When somebody needs assistance walking they will often resist mobility aids at first. The mindset is ‘I don’t need something like that, they are for old people’. However, walking aids should be looked at the same way as a pair of glasses or orthotic shoes- simply a tool that helps a particular area perform better than it does naturally. Two of the first mobility aids that someone with a walking issue may require are either a walking stick or a set of crutches.
Walking sticks are by far the most popular beginner’s mobility aid. They come in a large variety of styles, colours and designs that offer a touch of personalisation and style to the necessity. Walking canes are generally made out of wood or aluminium, though theoretically could be made of almost any material- people have been known to use bamboo or even glass rods. The most common shape of a walking stick is the curved ‘hook’ which the user can sling over his or her arm. Other handle varieties include swan neck walking sticks, “T” top and orthopaedic-grip handles. Some brands and models of canes can be purchased in a folding style that allows the user to conveniently place the stick in a small pouch when not in use.
There are other types of special sticks to make walking even easier- quad sticks, also known as pyramid sticks or quad canes, are four-legged walking sticks. These canes are more stable and have the added advantage of being able to stand up on their own to allow the user to locate the stick easily if they leave it somewhere. Although the added stability comes at a cost- quad sticks are slightly heavier than their singular-legged cousins.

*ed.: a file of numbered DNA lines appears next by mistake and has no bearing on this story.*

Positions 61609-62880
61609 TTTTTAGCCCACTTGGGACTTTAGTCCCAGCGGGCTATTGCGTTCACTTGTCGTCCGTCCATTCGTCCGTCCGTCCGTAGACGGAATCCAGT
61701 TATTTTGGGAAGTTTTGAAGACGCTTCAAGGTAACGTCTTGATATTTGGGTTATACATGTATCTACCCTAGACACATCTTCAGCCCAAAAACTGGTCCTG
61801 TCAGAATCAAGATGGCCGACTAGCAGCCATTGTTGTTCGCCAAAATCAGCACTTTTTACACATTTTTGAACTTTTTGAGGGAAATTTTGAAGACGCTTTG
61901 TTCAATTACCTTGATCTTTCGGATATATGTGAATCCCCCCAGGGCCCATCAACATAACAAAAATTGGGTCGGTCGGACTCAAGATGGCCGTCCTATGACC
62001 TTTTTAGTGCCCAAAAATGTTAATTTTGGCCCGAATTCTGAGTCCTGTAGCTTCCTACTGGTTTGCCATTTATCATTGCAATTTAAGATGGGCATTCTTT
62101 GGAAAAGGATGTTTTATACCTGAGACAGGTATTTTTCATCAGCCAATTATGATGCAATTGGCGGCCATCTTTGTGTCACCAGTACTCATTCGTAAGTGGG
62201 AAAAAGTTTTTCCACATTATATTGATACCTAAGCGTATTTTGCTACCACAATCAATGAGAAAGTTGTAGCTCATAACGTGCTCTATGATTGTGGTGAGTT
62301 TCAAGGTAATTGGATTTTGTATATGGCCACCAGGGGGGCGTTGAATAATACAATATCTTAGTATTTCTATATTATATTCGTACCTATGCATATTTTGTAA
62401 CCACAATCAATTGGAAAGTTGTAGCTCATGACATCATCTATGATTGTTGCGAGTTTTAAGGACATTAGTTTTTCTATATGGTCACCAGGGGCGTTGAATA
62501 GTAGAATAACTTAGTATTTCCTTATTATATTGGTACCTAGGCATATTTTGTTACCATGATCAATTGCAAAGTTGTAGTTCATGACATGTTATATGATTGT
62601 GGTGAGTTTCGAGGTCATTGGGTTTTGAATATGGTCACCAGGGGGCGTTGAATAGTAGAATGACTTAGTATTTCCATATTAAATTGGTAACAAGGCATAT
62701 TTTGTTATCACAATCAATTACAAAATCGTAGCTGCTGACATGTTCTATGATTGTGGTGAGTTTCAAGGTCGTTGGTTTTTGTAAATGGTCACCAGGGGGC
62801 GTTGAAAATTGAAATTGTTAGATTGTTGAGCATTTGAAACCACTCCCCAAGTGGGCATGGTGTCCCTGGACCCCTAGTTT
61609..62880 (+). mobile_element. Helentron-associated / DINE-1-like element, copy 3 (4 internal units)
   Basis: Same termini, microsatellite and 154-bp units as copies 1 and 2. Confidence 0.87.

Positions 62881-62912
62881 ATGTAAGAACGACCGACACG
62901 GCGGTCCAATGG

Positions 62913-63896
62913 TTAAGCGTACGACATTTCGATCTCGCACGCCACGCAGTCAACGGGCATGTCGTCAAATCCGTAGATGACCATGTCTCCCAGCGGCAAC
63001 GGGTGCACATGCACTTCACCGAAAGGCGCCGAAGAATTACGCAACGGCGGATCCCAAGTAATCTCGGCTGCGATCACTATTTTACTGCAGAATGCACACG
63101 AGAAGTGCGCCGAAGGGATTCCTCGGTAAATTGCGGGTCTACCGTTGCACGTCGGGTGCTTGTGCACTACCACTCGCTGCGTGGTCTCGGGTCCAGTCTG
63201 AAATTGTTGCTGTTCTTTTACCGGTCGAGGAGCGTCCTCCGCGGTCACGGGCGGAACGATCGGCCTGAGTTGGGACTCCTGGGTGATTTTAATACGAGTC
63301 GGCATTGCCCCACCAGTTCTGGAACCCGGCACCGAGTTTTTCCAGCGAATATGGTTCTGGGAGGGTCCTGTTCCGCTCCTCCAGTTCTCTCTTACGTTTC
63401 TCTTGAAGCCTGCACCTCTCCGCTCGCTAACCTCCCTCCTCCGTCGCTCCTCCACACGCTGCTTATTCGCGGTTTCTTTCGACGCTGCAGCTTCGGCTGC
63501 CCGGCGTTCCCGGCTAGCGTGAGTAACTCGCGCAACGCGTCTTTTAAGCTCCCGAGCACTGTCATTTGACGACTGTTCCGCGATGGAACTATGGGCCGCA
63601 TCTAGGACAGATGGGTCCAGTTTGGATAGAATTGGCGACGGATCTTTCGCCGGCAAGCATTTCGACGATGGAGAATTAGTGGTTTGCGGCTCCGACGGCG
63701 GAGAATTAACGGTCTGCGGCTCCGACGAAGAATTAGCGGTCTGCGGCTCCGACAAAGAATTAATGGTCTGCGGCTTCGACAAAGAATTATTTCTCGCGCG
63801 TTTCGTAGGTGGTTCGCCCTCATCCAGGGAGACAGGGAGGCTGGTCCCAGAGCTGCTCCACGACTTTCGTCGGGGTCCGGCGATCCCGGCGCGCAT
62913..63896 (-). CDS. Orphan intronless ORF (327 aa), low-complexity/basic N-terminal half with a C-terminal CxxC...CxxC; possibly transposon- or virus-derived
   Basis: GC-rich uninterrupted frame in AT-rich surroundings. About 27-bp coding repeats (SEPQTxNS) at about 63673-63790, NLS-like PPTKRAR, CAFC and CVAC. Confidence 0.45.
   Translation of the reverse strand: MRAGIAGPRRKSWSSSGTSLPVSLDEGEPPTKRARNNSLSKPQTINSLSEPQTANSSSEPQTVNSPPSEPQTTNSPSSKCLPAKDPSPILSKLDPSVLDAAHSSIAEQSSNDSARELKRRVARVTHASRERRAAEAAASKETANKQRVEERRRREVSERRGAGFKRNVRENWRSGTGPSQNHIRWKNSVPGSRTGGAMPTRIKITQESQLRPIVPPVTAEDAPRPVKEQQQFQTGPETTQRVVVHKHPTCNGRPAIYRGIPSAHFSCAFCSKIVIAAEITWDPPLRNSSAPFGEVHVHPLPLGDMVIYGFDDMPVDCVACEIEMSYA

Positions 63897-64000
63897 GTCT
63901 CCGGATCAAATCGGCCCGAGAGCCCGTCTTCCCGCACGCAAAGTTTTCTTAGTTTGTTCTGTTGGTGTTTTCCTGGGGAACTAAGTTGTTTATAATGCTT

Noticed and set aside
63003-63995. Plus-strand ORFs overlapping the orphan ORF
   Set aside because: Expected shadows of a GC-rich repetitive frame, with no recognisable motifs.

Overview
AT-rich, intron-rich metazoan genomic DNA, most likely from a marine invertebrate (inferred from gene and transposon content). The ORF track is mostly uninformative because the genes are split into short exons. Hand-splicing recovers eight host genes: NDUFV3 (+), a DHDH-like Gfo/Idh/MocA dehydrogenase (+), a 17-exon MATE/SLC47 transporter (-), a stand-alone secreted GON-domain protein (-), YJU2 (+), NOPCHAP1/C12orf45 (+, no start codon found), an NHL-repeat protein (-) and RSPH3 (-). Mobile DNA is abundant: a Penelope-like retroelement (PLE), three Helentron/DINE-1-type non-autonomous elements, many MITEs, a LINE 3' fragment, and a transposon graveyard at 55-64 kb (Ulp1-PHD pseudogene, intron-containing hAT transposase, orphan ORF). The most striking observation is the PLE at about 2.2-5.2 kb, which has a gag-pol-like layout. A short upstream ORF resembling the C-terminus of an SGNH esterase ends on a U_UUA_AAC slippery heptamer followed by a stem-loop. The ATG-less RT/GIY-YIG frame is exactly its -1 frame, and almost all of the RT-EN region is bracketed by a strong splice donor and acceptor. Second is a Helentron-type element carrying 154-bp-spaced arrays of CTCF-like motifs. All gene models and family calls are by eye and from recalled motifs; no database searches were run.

Another frequently used mobility aid is crutches. A pair of crutches is commonly recommended for people rehabilitating from a leg or groin injury. The stereotypical design that most people associate with are underarm crutches. Underarm crutches are available to buy in a host of materials- timber crutches are relatively outdated nowadays but are still available to purchase if necessary, though most places have opted for aluminium crutches. Aluminium underarm crutches are easy to adjust (simply press the brass button on most models), are the same weight if not lighter, and are safer due to their increased strength.
However, underarm crutches are not always the best option- especially for people with weak upper bodies or permanent users. More suitable for these people are Canadian crutches- more commonly known as forearm crutches. This particular design allows the user to place their weight on the handle at roughly hip height, rather than under the person’s arms. It is less likely to pinch their nerves and it is often women in particular who recommend this style over underarm crutches to reduce the pressure on their upper body.
Forearm crutches can be purchased cost effectively for short-to-medium term use or special models for permanent and heavy duty users. There are a number of good heavy duty models- most notably the Coopers type of forearm crutches. This particular brand has a number of good features- such as moulded soft handgrips, non-adjustable stem for extra strength and double-adjustment to get the dimensions right.
If you need any information on forearm crutches please feel free to contact the Mobility Shop at www.mobilityshop.com.au or call 1300 133 505 to speak to a representative.